Investing in infrastructure build-out around the globe has been a primary investment theme of ours for the past few years. Early beneficiaries of the demand for building-related equipment, supplies, technology, etc included the likes of Caterpillar (NYSE:CAT), Deere (NYSE:DE) and others who, in many cases, given their familiar global brands, were able to capture first-mover-advantage in Emerging Countries where infrastructure build-out has been robust.
While much (though not all) of the low hanging fruit has already been picked, and while competition, especially from many of the Emerging Countries themselves, is making the profit potential more challenging, the trend around the globe for building new roads, tunnels, bridges, airports, train stations, pipelines for energy transport, etc is likely to remain strong.
With that in mind, a research piece from Standard & Poor's entitled: S&P: US Public Finance: Short-Term Savings on Infrastructure Spending Could Prove To Be Short Sighted is of particular interest, not because it presents a new case for the importance of building up a country's infrastructure to the overall economic health and advancement of that country's standard of living, but because the focus is shifted from the international stage right back here to the US!!
Among the many interesting facts presented, this paragraph certainly sets the stage:
According to the World Economic Forum, the U.S. ranked seventh in competitiveness in 2012, falling from second in 2009. The World Economic Forum ranked 144 countries by assessing several economic factors. The U.S. ranked 25th in quality of infrastructure, 34th in health and primary education, and 140th in macroeconomic environment...The American Society of Civil Engineers (ASCE) assigned a grade of "D+" (poor) to the quality of infrastructure in the U.S. in its 2013 infrastructure report card. However, this is an improvement from "D," originally assigned in 1998. The ASCE study estimated that the nation's quality of transportation, energy, water, and public facility capital needs required an investment of $1.6 trillion to achieve a grade of "B" (= good) using its definitions.
Enough said? Perhaps, though I'd still recommend a read of the whole piece, as the case is made in more detail.
From an investment perspective, one has to weigh the growing urgency of infrastructure build-out in the US against the reality of the fiscal crises being faced from virtually every level of government, from the Federal level in Washington, to the State and Municipal governments, all cash-strapped and looking for ways to NOT spend money at this time! For example, take a look at the chart in S&P's report showing the fall off in debt financing and in overall public construction spending:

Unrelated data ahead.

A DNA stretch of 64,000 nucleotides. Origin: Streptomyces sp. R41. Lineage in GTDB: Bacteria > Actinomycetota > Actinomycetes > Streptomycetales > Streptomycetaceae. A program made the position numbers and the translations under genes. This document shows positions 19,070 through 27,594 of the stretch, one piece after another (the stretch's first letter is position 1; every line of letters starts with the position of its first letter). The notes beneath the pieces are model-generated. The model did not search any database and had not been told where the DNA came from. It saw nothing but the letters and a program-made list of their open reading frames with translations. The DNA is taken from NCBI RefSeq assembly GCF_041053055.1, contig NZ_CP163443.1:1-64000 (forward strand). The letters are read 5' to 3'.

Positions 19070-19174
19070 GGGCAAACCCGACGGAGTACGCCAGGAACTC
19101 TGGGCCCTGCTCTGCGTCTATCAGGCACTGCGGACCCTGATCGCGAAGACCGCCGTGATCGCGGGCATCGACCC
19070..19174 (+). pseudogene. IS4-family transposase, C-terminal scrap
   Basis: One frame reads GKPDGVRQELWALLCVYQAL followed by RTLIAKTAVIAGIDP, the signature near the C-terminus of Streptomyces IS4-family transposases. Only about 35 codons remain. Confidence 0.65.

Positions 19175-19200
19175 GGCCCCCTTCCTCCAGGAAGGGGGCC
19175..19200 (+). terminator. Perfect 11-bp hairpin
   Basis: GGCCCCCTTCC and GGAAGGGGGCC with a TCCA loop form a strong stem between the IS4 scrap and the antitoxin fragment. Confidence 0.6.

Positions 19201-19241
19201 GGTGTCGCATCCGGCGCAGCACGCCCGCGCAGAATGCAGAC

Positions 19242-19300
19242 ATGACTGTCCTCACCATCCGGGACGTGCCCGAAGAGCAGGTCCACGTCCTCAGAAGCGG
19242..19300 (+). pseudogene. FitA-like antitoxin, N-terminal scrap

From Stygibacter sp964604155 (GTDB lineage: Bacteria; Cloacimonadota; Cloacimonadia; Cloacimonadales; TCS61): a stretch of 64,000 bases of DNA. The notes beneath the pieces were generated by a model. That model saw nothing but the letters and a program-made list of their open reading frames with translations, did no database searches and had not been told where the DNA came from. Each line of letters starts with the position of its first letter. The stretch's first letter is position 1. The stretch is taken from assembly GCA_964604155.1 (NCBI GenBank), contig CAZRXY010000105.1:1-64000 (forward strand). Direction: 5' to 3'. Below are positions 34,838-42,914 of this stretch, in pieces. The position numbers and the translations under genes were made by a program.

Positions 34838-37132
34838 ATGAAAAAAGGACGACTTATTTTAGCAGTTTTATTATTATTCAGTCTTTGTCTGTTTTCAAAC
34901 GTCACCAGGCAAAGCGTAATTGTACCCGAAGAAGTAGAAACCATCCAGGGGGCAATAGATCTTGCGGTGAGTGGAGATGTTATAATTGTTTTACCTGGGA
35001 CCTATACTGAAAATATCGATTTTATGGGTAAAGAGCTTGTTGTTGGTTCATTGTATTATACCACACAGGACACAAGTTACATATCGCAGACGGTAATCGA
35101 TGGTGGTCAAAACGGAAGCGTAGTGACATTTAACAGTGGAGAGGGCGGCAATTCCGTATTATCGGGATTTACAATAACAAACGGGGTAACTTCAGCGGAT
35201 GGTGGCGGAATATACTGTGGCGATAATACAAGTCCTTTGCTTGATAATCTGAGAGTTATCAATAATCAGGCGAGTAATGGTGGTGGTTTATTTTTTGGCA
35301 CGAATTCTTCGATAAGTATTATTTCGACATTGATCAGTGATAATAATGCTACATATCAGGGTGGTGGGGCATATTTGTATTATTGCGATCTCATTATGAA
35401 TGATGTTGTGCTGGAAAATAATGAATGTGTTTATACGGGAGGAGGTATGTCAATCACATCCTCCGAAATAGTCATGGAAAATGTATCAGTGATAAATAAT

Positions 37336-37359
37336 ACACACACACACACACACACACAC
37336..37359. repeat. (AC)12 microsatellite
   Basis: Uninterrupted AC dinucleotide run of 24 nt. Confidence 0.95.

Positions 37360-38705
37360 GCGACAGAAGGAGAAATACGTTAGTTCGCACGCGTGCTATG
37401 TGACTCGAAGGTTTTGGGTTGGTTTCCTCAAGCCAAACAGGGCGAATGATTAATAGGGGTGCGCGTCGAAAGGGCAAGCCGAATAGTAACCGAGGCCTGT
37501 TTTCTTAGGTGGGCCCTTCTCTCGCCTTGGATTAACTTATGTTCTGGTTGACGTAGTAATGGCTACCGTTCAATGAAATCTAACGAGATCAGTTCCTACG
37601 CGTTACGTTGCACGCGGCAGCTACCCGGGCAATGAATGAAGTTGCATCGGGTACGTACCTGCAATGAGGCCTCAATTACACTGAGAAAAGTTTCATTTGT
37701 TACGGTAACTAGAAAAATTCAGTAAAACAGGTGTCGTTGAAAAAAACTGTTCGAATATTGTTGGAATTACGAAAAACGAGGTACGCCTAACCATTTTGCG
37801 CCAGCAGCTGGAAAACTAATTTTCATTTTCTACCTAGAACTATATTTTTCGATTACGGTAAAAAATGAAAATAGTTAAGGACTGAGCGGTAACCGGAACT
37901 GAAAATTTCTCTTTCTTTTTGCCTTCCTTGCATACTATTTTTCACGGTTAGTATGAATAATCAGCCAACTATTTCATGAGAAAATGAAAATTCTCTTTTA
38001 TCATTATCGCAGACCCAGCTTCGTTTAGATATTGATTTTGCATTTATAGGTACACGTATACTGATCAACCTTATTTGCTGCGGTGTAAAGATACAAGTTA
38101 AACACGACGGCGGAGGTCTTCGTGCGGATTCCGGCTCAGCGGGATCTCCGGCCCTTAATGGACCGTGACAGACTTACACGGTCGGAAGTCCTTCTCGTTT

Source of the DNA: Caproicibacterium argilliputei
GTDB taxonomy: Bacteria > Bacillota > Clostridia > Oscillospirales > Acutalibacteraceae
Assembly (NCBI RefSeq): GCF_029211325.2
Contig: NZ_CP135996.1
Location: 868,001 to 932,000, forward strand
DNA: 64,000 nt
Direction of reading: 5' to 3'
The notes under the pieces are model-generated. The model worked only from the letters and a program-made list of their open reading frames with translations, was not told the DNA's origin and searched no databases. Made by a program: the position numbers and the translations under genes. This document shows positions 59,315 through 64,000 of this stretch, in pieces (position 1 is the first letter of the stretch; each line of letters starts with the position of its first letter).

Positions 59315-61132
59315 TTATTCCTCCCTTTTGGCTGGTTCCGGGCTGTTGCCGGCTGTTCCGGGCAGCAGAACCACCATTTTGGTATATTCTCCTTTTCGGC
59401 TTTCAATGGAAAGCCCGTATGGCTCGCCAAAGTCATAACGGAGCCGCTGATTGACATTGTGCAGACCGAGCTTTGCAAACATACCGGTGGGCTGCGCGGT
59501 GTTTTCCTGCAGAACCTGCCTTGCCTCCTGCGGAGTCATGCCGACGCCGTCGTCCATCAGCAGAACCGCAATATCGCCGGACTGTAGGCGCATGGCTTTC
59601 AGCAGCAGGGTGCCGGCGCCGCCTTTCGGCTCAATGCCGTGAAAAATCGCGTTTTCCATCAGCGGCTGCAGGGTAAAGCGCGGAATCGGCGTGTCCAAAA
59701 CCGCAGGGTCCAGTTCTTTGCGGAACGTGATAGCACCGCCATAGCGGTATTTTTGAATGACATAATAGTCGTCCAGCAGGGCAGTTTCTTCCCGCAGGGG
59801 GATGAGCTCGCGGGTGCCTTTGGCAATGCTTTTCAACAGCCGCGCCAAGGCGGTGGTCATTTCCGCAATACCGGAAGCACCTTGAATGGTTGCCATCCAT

The tight money belt situation is very likely to continue for some time, especially with the hostile environment in Washington surrounding budget negotiations. That said, it's still an investment theme that will likely not go away, for every day that the government coffers remain deficient in funds available for proper infrastructure development, is another day that allows the existing infrastructure to deteriorate further and therefore require even more remedial care. Furthermore, 'deficient' doesn't mean 'zero'! There are significant investments going on all the time around the US, especially in the energy sector, as more and more companies are participating in the build-out of the natural gas and oil exploration, transportation, refining and (even) exporting segments of those industries!
The S&P report broadly categorizes the overall infrastructure needs in two ways (bold emphasis mine):
Physical infrastructure (popularly referred to as utility and transportation infrastructure) lays the groundwork for economic development whereas social infrastructure (healthcare, affordable housing, and higher education) provides health services, improves quality of life, and develops the skillsets needed for the economy.
We're constantly in search of quality companies that play to both the physical and the social components of the US infrastructure needs. In addition to Caterpillar and Deere that we mentioned above, we currently own Kayne Anderson (NYSE:KYN), a corporate entity that invests in Master Limited Partnerships that primarily build, develop and service energy related pipelines and infrastructure around the US. We also own Waste Management (NYSE:WM) which is involved in all aspects of waste collection, disposal and transformation into other usable sources. We also own utilities through the ETF XLU, as many of the companies in the ETF themselves are on the front line of this issue.
We all know some form of the expression that "long journeys start with the first step", and I'd only add that whether its the first step or the whole journey, any meaningful pothole along the way makes either one very unpleasant! The road to repair of US infrastructure is surely going to be classified as a "long journey". The needs in the US, as cited by S&P, are clear. The challenges in funding the fix, are equally clear. But investigating how best to invest in companies who will turn this problem into a opportunity seems worthy of investor time and energy!
Please note: This article is solely meant to be thought provoking and is not in any way meant to be personal investment advice. Each investor is obligated to opine and decide for themselves as to the appropriateness of anything said in this article to their unique financial profile, risk tolerances and portfolio goals.
Disclosure: I am long CAT, DE, XLU, WM, KYN. Positions may change at any time without notice. I wrote this article myself, and it expresses my own opinions. I am not receiving compensation for it. I have no business relationship with any company whose stock is mentioned in this article.
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